• You have to begin taking responsibility for the impact you have on yourself – stop sabotaging,
  • Healing begins with acknowledging what happened to you and knowing that you can’t change that,
  • As you grow in becoming more yourself, you will want to have a relationship that fits the new you,
  • Double set of standards: you feel you can do things to others, but you cannot tolerate others doing similar things to you – because you project your issues to others which you don’t want to see in yourself…,
  • The only person you need to have power over is yourself. I you have true inner power, you won’t feel the need to control or intimidate others,
  • In order to safeguard your own children as well as to make your own lifes more meaningful and peaceful, it is up to you to heal your wounds,
  • Allow yourself to be loved…

So, where am I on my path to uncovering my authentic self?

In the past weeks, months even, I discovered my affinity with spiritualism, writing (often poetic) texts on my emotional states, discovering beautiful spots in nature and sharing pictures that reflect it all.

This inner side that is slowly revealing, still feels as if it’s locked up behind windows (just like the beautiful sunset in the image). People can see it while I may not always realize that. I get a lot of positive and encouraging responses. The past weeks I get spontaneous invites to connect via social media, I get surprising messages in which women express their appreciation for that inner beauty growing and showing in me – often they like my spiritual nature, sometimes it’s the way how I phrase or perceive emotions and life challenges. Very encouraging for me and especially holding a mirror telling me how I progress, how I transform.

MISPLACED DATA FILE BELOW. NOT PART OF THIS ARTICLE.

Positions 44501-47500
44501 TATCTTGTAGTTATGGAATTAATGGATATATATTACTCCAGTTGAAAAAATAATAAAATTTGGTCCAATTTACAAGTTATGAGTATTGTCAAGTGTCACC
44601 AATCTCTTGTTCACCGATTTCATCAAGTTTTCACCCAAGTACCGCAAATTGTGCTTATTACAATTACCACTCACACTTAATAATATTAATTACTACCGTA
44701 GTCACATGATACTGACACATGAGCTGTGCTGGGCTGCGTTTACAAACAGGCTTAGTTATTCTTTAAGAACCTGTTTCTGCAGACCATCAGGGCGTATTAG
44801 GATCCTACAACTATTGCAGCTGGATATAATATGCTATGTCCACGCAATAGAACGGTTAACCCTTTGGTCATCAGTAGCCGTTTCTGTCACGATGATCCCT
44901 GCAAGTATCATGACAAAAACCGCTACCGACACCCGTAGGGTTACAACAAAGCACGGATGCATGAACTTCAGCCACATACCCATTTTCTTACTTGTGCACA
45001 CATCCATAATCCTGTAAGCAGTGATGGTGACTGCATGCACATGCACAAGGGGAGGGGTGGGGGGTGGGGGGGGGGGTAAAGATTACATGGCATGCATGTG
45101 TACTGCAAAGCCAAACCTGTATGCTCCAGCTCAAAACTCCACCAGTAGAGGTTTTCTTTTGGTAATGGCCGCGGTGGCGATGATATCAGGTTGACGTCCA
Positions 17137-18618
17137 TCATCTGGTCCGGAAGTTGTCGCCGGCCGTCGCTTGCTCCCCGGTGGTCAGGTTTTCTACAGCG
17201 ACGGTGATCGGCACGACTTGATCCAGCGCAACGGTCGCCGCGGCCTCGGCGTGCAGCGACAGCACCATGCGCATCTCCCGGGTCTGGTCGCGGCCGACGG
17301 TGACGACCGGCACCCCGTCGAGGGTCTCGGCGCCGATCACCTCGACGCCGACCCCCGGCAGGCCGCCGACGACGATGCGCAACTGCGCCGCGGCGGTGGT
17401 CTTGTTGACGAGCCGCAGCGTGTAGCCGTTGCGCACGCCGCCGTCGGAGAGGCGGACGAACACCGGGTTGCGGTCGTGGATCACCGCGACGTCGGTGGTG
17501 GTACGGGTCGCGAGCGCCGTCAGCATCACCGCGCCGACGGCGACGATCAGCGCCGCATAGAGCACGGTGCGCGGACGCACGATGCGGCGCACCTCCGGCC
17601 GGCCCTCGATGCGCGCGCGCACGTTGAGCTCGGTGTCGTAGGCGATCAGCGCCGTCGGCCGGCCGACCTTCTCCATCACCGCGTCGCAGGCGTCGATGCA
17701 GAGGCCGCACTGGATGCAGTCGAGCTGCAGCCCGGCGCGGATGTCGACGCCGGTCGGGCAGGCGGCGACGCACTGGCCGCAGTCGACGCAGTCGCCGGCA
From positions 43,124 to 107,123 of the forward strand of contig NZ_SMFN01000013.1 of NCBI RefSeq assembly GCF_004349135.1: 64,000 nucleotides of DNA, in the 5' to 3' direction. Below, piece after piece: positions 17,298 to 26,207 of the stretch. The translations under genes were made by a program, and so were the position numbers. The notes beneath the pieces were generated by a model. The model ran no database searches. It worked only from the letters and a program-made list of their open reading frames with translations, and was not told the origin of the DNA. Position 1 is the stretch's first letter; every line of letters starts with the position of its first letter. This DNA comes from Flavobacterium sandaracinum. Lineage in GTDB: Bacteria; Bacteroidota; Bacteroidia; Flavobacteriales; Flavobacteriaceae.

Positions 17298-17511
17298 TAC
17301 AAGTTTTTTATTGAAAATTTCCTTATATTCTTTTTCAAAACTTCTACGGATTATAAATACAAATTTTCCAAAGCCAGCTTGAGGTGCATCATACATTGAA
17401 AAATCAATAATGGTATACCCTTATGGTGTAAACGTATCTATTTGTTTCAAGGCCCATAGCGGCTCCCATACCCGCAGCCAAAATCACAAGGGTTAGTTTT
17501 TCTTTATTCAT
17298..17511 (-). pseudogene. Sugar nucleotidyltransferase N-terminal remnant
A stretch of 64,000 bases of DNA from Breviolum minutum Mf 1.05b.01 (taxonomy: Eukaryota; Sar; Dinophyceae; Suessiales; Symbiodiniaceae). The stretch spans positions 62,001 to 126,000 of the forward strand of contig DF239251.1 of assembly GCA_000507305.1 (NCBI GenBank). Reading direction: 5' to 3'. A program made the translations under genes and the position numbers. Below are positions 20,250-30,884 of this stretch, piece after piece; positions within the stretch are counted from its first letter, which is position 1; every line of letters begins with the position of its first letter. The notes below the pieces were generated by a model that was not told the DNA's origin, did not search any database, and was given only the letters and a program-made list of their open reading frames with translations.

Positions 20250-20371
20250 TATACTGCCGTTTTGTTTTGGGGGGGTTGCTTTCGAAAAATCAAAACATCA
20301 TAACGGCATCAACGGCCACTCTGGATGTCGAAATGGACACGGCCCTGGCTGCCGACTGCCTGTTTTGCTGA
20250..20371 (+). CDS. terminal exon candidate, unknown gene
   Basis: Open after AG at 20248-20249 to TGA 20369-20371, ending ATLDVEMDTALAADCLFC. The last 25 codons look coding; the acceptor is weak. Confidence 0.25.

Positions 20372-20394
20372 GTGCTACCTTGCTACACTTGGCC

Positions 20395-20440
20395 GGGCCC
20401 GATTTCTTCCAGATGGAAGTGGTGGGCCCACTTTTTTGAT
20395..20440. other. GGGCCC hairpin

In parallel with this evolution, I also connect more with my adoption story. A story I have been ignoring for up to 40 years… I suddenly find myself in a network of (Indian) adoptees sharing their life events and experiences. A lot of similar life tracks, bumps in the road, life challenges but especially the same eagerness to accept that primal wound and it’s impact on their life.

I meanwhile also found several other adoptees that have lived with me in the orphanage in Mumbai before being adopted into Belgian families. What a small world after all. The bonding with people going through similar life phases and personal challenges is so critical and helpful in my healing process (and I hope it’s reciprocal).

Finally, I want to express that I’m probably not transforming although I keep on referring to my “transformation”. I realize more than ever that I’m not changing, but I’m revealing personality traits that always have been part of me. They finally found their way through the thick mud of coping behaviours and compliant thinking…

A promising future awaits me – that’s what I hear from a lot of people in my surrounding, but honestly, these changes scare me… Will I like this new version of me? Mohan 2.0? Will people like my new version? Will significant others still recognize me? Will it help me to get my summer love back?
Or will it tell me again that it was not meant to be and better times are awaiting me?